Ozarks Stream Dynamics and Native Mussel Habitats

Science Center Objects

The National Park Service is implementing plans for the survey and management of the mussel fauna at the Ozark National Scenic Riverways and Buffalo National River in Missouri. CERC scientists are conducting research to understand how geomorphic patterns effect the distribution of mussels in Missouri streams.

The Issue:

A hydrologic technician used the Z-boat to map habitat

A hydrologic technician parked on a gravel bar uses the Z-boat to map habitat on the Current River. The Z-boat is a remote controlled, battery operated vessel which utilizes an accoustic Doppler current profiler (ADCP) to map shallow-water habitats. 

(Public domain.)

Gravel-bed streams of the Missouri and Arkansas Ozarks experienced accelerated rates of gravel delivery due to widespread landscape disturbance in the late 1800s to early 1900s. Movement of sediment waves through the channel network has resulted in areas of elevated bed mobility and channel migration, especially in those reaches predisposed to greater channel activity. Sessile benthic organisms, such as freshwater mussels, can be negatively affected in a system of shifting habitat units that change at a faster rate than their ability to move and recolonize.

Addressing the Issue:

Using a multi-scale approach to develop a mechanistic understanding of geomorphic instability within the Buffalo, Current, and Jacks Fork Rivers in Missouri, CERC scientists will use remotely sensed data to assess the distribution of stable disturbance reaches in Ozark NSR and Buffalo NR and to determine if and how the spatial distribution of these reaches has changed through time. In addition, CERC scientists are developing a classification framework, based on valley scale characteristics, channel planform, patterns of channel activity, valley scale characteristics, and tributary basin characteristics.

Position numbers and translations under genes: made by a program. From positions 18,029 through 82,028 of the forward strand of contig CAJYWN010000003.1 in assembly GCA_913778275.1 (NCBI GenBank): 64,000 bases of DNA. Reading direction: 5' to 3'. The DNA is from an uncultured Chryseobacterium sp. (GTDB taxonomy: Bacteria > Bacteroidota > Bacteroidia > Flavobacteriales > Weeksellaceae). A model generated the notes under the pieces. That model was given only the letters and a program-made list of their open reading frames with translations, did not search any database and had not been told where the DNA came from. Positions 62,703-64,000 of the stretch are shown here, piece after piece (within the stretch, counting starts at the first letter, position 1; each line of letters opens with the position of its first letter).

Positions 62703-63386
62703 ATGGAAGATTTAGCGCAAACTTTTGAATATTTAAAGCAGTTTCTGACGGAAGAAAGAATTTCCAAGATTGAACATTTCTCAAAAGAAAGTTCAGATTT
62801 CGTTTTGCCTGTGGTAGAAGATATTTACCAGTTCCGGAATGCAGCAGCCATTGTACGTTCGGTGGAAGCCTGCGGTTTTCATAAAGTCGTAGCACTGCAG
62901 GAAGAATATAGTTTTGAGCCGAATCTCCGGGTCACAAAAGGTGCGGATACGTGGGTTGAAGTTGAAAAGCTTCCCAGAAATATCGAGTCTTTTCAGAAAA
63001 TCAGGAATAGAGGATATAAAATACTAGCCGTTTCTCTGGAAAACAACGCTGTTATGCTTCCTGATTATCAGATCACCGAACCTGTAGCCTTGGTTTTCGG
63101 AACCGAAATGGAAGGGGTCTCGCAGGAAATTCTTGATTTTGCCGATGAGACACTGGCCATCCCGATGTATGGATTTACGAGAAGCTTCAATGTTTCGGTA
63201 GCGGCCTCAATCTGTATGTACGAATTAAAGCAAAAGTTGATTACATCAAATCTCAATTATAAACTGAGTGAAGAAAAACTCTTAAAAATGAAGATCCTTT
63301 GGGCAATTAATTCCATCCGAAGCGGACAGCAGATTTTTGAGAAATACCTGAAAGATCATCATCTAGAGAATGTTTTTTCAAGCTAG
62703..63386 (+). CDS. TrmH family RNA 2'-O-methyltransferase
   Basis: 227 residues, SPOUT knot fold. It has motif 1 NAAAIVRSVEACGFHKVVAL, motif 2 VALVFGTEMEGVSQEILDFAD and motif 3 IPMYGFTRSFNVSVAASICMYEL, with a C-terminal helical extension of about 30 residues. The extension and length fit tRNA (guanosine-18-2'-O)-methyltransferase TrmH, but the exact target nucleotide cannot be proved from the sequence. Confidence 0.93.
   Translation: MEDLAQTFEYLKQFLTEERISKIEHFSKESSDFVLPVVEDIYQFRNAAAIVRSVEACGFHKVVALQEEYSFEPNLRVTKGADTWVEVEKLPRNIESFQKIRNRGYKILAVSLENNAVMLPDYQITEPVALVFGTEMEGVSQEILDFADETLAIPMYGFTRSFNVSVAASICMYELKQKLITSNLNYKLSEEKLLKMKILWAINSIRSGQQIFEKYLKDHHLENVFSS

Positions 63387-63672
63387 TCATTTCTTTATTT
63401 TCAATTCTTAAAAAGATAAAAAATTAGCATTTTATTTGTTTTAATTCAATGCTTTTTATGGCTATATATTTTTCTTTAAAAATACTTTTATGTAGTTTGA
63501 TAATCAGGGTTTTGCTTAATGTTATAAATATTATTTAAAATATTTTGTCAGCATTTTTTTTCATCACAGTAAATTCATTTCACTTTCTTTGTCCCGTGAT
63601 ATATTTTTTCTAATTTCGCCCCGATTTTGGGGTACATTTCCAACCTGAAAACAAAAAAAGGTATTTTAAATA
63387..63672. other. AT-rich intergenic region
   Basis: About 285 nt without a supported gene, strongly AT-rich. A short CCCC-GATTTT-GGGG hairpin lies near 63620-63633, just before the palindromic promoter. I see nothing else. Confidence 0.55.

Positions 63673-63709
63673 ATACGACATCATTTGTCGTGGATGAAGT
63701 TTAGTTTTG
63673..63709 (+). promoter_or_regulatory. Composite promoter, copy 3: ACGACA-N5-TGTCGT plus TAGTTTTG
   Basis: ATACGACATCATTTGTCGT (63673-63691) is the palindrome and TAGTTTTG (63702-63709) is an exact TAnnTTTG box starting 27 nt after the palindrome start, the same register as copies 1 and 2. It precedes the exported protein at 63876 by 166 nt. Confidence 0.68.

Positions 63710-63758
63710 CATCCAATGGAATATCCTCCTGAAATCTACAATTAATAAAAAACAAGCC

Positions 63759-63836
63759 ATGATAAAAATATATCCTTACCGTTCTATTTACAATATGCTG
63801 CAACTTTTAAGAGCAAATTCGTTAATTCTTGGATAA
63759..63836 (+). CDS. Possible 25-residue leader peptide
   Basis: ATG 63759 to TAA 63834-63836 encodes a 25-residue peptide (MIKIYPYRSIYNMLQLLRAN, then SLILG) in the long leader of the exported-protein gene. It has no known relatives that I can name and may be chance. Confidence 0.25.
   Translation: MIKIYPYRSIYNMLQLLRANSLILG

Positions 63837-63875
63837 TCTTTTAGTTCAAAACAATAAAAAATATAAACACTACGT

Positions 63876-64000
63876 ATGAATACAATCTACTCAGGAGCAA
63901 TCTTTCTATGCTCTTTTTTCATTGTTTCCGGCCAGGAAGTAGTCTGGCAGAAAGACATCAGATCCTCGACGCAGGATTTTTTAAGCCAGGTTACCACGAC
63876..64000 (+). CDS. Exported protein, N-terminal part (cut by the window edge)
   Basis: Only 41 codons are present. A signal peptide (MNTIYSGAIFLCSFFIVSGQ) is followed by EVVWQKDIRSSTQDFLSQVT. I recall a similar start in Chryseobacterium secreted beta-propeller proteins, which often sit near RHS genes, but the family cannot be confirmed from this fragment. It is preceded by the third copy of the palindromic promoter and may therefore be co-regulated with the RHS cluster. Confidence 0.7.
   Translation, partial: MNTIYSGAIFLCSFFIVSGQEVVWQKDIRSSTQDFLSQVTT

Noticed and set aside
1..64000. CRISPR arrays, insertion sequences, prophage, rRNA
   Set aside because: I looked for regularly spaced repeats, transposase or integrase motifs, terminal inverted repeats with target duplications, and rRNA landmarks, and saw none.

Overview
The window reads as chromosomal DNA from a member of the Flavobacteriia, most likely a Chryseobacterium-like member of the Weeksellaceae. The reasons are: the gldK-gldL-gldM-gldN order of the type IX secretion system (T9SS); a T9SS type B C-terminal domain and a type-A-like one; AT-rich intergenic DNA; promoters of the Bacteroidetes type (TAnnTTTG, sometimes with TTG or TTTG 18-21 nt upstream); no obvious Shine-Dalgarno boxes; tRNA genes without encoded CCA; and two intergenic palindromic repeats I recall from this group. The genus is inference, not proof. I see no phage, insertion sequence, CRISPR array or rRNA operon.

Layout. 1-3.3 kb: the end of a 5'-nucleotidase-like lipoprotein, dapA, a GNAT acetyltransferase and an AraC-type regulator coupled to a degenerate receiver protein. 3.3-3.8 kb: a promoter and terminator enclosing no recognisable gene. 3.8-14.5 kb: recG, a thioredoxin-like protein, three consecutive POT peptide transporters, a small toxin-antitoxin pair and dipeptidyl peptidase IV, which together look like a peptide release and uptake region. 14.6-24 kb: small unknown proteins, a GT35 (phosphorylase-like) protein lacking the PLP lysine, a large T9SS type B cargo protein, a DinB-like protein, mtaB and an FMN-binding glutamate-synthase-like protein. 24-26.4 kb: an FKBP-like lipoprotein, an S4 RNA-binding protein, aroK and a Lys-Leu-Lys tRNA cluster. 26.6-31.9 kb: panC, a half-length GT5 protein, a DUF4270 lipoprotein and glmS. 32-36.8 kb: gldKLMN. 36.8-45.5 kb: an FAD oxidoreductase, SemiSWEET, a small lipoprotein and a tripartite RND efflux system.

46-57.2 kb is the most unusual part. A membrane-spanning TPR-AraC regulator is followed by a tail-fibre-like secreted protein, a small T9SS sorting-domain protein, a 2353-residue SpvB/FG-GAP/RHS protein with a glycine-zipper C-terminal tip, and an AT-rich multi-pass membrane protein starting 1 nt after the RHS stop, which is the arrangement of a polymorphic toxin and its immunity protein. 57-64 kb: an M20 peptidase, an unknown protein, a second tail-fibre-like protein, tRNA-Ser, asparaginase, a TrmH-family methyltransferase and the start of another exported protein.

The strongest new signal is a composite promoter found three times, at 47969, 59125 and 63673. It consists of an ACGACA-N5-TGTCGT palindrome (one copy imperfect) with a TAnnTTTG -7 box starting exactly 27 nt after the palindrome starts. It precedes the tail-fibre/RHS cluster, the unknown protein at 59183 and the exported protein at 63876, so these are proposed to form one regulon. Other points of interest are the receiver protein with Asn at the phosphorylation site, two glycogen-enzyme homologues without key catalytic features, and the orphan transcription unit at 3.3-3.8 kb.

Next Steps:

CERC scientists will:

  • Select geomorphic monitoring reaches on each river that are representative of both stable and disturbance reaches and document the geomorphic response of these distinct habitats to flows capable of entraining sediment.
  • Conduct high resolution bathymetric mapping via RTK-GPS and directly measure bed material grain size.
  • Develop high-resolution habitat maps and two-dimensional hydraulic models to predict the timing and extent of channel instability at the patch scale.




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